Thursday, September 30, 2010

Opposition Research

Nothing to ad to this, just a rare look into the world (industry?) of opposition research by election committees and campaigns.  Rothenberg Political Report:

In the field, the standard rule is to be discreet.

“Do not engage in any action or conversation that you would not want to read about on the front page of a major newspaper,” according to the “Ten Commandments of Opposition Research” listed on the third page of a “Field Research Guidebook” obtained from one of the committees.

If researching, instead of the research, becomes the story, “it says you’re not good at winning on the issues,” according to one party operative.

Eventually, all the research is compiled into a book, sometimes an actual binder with appropriate tabs, other times an electronic file that is passed on to candidates.

But “the book” is just the first step in the process.

“Just the list of votes does nothing,” according to one Democratic researcher. “The difference between good research and bad research is a comprehensive story.”

The goal is to develop a pattern, similar to what Democrats have tried all cycle to do in Louisiana by attempting to portray Sen. David Vitter (R) as anti-woman.

“If it looks like an isolated incident, then the candidate or committee will get push-back,” the researcher added. “It has to build into the narrative of who they are.”

Whether it’s in the hands of the committees or the candidates, the research is then often tested in polling. What is often construed as “push-polling” is actually just message testing to a small sample of voters. Getting the information out to more voters is another question.

Wednesday, September 29, 2010

Meet with the Governor (in 6 Easy Steps)

Facebook invitation in the inbox: Donate $1 to Gov. Herbert and get a meeting!

Apparently, the only way to get a meeting with Gov. Herbert is by donating to his campaign. A $50,000 contribution gets you special treatment by the Gov's Office but, $1 should still do the trick.
Please follow these simple steps:

Step 1: Mail $1.00 to 55 E Broadway Salt Lake City, UT 84111

Step 2: Call the Governor's Office and ask for a meeting. They can be reached at 801-538-1000. You might need to remind them that you're a donor.
Step 3: Meet Gov. Herbert about winning a $1 billion contract or anything else you desire.

Step 4: Invite others. Everyone should have some quality face time with Gov. Herbert.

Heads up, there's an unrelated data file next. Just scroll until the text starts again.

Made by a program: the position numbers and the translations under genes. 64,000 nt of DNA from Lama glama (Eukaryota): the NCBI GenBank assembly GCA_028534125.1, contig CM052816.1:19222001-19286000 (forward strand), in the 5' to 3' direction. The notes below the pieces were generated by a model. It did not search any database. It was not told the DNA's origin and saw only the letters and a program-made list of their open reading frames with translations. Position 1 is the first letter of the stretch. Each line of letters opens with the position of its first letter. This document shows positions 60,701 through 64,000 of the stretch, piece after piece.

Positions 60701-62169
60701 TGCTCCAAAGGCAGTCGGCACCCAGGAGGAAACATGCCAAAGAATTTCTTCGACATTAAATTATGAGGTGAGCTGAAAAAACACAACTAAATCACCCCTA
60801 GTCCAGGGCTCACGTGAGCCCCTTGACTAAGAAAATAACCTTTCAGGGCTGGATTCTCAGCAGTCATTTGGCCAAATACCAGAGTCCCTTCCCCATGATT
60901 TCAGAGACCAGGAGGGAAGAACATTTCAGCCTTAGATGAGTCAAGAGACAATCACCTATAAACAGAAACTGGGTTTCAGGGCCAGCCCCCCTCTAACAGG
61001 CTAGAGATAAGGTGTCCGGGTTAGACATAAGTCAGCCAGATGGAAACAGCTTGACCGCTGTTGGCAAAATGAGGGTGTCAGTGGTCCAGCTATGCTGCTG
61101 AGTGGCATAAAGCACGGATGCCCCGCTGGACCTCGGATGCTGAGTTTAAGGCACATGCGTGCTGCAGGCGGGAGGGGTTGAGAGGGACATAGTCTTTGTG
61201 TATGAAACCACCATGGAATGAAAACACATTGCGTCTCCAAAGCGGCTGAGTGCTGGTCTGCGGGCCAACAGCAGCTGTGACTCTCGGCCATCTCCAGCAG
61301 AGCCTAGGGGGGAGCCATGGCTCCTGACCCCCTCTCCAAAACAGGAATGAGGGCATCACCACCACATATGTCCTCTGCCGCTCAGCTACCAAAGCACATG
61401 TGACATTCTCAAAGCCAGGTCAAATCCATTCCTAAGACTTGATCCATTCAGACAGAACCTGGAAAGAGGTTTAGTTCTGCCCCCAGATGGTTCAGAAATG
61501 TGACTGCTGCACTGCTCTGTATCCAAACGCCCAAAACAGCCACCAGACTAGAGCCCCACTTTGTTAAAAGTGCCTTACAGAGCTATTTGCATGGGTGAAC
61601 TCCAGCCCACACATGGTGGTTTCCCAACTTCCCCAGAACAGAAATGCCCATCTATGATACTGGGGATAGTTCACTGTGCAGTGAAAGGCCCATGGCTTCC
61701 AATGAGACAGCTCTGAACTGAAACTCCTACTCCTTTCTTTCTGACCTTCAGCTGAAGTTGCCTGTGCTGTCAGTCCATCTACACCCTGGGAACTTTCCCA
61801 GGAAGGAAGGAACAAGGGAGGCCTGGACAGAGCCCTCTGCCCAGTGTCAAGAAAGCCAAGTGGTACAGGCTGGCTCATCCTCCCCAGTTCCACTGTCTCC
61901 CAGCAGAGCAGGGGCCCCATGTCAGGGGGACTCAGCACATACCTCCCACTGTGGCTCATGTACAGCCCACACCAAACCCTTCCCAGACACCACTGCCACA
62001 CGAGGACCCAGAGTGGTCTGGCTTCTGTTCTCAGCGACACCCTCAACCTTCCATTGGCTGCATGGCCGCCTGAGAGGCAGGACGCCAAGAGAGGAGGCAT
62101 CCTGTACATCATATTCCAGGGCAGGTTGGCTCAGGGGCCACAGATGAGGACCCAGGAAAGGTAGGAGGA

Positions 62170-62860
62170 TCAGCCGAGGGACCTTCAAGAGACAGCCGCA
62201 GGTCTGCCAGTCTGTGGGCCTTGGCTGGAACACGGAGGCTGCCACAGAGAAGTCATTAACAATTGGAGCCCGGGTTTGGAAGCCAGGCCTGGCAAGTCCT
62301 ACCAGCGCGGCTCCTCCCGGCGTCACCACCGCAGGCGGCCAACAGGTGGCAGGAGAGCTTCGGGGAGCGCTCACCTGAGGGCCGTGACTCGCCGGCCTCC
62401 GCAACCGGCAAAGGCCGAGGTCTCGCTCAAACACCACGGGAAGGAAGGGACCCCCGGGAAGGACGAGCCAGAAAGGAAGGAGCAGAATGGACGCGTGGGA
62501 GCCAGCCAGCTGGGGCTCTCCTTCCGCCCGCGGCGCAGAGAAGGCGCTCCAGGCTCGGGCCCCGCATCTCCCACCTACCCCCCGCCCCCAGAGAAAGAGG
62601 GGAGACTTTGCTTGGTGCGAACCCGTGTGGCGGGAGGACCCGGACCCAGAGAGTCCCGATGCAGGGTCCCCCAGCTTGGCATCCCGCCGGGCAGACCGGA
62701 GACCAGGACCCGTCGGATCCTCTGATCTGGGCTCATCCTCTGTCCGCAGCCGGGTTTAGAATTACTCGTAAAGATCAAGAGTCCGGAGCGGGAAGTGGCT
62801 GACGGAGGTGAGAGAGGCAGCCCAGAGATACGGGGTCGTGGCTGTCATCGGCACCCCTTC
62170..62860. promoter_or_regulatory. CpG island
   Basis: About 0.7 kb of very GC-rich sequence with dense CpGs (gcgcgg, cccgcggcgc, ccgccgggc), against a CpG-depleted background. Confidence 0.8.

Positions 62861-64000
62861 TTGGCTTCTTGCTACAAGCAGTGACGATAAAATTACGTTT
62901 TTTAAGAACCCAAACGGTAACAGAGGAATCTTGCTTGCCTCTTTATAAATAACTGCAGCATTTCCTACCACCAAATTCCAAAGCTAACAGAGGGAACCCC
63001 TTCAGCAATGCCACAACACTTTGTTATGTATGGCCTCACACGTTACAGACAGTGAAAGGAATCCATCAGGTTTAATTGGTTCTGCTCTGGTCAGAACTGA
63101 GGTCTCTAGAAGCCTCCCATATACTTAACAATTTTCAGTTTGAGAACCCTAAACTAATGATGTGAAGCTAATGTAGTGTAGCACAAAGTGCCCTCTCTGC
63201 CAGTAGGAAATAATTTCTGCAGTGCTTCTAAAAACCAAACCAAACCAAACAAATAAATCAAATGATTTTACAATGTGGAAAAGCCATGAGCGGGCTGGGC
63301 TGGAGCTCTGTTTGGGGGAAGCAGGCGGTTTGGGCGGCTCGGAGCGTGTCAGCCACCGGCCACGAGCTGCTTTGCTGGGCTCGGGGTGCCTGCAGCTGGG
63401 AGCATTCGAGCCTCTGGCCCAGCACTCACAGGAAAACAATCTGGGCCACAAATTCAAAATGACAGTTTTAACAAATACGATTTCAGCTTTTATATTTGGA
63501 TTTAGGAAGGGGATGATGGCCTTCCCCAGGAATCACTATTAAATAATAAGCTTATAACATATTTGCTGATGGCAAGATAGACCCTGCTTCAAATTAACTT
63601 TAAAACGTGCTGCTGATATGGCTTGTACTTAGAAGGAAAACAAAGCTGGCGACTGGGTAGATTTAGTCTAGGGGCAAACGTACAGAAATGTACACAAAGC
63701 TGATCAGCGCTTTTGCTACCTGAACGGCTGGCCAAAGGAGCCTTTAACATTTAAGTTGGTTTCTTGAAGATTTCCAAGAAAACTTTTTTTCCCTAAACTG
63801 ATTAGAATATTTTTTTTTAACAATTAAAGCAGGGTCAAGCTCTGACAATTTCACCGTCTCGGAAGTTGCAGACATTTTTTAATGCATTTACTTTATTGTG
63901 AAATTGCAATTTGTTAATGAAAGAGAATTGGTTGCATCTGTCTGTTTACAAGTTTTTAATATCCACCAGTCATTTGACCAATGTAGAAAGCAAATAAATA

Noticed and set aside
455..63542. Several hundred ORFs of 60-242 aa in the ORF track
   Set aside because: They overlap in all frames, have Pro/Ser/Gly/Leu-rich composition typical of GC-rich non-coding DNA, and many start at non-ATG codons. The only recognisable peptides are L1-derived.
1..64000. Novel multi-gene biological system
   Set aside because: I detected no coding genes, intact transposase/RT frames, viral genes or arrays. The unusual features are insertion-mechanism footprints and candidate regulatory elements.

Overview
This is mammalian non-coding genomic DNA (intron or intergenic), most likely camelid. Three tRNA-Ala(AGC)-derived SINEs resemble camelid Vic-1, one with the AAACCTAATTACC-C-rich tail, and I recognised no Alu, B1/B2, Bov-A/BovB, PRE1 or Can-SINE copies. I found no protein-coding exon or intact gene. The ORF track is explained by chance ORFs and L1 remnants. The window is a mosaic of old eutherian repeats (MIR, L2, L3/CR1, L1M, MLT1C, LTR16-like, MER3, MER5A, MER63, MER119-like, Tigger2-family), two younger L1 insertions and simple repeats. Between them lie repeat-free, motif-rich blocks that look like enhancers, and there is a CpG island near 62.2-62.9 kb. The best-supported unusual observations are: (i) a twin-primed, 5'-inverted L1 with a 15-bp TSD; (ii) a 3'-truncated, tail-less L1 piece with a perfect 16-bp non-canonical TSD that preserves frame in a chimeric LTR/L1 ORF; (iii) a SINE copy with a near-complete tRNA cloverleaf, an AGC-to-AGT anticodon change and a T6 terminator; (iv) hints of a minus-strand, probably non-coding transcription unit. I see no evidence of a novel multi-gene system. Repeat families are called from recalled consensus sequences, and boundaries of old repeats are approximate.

Step 5: Inform us of your success!

Step 6: Vote.
Emphasis mine.  Because.

The question that many seem to missing in all of this -- and I keep repeating -- is that even if Herbert is being honest about the donations for contracts, and even if he's telling the truth about being out of the loop on the $13 million "hush money" for losing contractors asking questions about what sounds like an unethically conducted bid process, there still remains the question: How could a sitting governor, mid-legislative session, with the budget in the spotlight each and every day, somehow be unaware that a $13 million check was being cut?!

Herbert is either pulling our chain, or incompetent.  Neither is a quality anyone should look for in a Governor.

Friday, September 24, 2010

Herbert's Wash (KUED Debate)

Yesterday, Peter Corroon and Acting-Guv Gary Herbert sat down for a debate.  If you haven't seen it yet, do so here, or catch it on air Monday (KUED's Vote Utah series).

Overall it's what I expected.  Gary all hyperbole , quoting right from the Sutherland Institute newsletters (Government never ever ever creates jobs... except when it does, but ssssssh!), hitting all the buzz words, and on the defensive, Corroon sounding much more the capable executive  .Will Utahn's care?  Is the R all it takes?  We'll see.  But one part worth special note happens at about 20min in, when the two get down to the state economy and breaks for businesses.  It plays out a lil' like this:

Herbert touts a focus on bringing in new jobs, while discounting the tax breaks offered to get them here.

Why that's important?  Well, these businesses haven't brought a marginally significant number of jobs to the state as of yet.  ATK's potential 800 is potentially 800 over two decades, for example.  These "successes" Herbert is holding up for us to pretend are trophies of leadership aren't increasing the tax base on the individual level, and are simple corporate welfare to the companies they draw.  When it comes to their influence on the state's economy they are, at best, breaking even.  It's a wash.  Ta-da!  Leadership!

Corroon responds that the unlevel playing field policies like these create hurts local businesses, who can't compete with the larger companies getting all of the breaks.

Why that's important?  He's right.

The biggest lesson Utah Republican voters can't seem to learn -- and Herbert is selling without question -- is the difference between leaders who are pro-corporation rather than pro-capitalism.  Someone should point out to Gary that that is also something you can find in a Sutherland Institute newsletter.  It's one of the biggest scams in our state: Republicans dancing around in sparkley costumes of limited government only to distract you from their propensity to roll over in a stiff breeze when it comes to a corporate handout.  Free market my left...

Perhaps someone can offer up a campaign contribution to get Gary to change up his talking points?

Also, to hear Gary Herbert talk about fighting radioactive waste, the man should be walking around in a cape.  Which has me wondering how the waste got here...

Thursday, September 23, 2010

Words Not Mentioned in the GOP "Pledge"

Republicans rolled out their "Pledge" today, and not surprisingly, it's loaded with over the top teabagger rhetoric, and not so loaded with things like numbers, math, or anything that has even been in the same room with a hint of reality.  Reading through the reactions, it appears unlikely to have much effect on the elections.  It could be a first step to a Rep. Paul Ryan "privatize everything" style budget, but considering how fast the GOP ran away from that paper turd earlier this year, it's doubtful.  Boehner says privatization as a way to pay for the $4 trillion cost of items "pledged" is "on the table".  Good luck with that.

Worth noting though are the items not mentioned in the "pledge."  Via David Corn: